Head to Dead Central, where Deadhead Nicholas Meriwether oversees a mighty collection.
If you think that becoming a library archivist is easy, you’re dead wrong. For those applying to an open position at UC Santa Cruz in 2010, it was even harder than usual— applicant Nicholas Meriwether was up against more than 400 others. That’s what happens when the Grateful Dead, a band that’s known for its cult following of loyal groupies, hands over thousands of morsels from their lives for an ongoing public exhibit. But former Deadhead Meriwether had the job in the bag.
How did you beat out the other 400+ applicants?
UCSC knew me and my work before they created the job. I have a master’s in library science with a concentration in archives, and I had edited four academic books on the Dead by then—they asked me to apply. I also think having an affinity for what you study is important. I remember my first Dead show: November 10, 1985.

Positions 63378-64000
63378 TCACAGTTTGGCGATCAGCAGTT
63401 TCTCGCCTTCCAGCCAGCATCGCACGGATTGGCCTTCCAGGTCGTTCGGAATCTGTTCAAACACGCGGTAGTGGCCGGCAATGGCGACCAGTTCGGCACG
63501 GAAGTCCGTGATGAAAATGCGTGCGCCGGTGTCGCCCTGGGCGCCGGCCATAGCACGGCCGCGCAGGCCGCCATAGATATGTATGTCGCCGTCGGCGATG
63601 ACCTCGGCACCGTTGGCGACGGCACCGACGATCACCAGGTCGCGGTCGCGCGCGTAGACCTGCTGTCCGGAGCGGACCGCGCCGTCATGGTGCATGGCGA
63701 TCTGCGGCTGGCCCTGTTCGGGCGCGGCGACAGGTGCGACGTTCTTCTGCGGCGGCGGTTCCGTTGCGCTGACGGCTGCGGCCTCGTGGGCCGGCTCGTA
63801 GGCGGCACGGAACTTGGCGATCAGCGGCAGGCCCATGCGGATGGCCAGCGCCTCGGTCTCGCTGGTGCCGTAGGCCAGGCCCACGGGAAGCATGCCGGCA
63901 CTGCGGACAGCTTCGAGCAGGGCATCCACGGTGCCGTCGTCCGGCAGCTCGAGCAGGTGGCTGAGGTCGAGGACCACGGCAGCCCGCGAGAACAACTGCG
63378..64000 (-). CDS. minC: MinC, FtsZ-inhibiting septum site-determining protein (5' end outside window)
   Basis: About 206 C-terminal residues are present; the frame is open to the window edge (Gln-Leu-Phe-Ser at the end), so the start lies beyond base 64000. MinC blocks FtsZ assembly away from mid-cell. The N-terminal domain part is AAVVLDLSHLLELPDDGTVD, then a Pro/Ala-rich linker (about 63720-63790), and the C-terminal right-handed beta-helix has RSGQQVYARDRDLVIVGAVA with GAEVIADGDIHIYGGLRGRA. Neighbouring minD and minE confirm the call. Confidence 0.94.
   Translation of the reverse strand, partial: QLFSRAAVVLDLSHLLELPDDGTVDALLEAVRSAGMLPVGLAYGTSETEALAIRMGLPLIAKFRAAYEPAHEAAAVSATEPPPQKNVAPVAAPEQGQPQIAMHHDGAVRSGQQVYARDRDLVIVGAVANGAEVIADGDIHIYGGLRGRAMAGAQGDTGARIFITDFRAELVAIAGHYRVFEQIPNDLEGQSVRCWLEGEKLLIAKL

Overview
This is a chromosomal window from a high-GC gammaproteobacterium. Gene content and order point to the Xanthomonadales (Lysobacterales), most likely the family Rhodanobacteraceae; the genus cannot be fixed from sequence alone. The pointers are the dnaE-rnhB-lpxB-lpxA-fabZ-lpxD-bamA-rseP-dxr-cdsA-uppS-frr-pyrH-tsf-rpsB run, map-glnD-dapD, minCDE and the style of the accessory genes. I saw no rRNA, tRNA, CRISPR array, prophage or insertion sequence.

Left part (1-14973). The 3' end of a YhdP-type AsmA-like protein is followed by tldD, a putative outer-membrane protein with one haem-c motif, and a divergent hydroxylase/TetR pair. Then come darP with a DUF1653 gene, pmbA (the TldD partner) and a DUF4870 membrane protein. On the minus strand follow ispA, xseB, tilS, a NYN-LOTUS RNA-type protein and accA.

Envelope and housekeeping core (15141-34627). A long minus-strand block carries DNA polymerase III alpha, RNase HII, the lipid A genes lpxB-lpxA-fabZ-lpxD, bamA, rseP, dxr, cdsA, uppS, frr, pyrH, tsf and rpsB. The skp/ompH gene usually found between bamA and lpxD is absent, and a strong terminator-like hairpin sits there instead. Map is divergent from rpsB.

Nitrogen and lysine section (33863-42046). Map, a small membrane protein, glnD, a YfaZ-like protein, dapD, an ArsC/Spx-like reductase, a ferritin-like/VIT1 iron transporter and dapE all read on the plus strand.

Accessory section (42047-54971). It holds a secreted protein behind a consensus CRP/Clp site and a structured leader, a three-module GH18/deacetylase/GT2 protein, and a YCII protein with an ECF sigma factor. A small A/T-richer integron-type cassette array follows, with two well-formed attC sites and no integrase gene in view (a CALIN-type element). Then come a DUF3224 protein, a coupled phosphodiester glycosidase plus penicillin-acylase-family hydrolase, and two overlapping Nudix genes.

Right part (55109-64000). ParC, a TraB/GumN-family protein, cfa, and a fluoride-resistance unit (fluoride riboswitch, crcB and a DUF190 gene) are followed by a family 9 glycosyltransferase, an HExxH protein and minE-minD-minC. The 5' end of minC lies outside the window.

What exactly is in the archive?
The bulk of the collection was donated in two batches, one in 2008 and one in 2012, by the band itself. It has all the press clippings, business records, most of the audio and video, and a bunch of fan art, to name a few things.
What’s the must-see item?
My favorite piece on display right now is a piece of notebook paper. On it is Jerry Garcia’s sketch of a song. Different Dead cover artists and fans have looked at it, and no one can identify it. It doesn’t seem like it was ever recorded. The fact that it’s a mystery is wonderful.
Visit the Dead
Through August 23, The Dear Jerry exhibit at Santa Cruz Museum of Art & History will give more insight into the strong relationship between band and fan.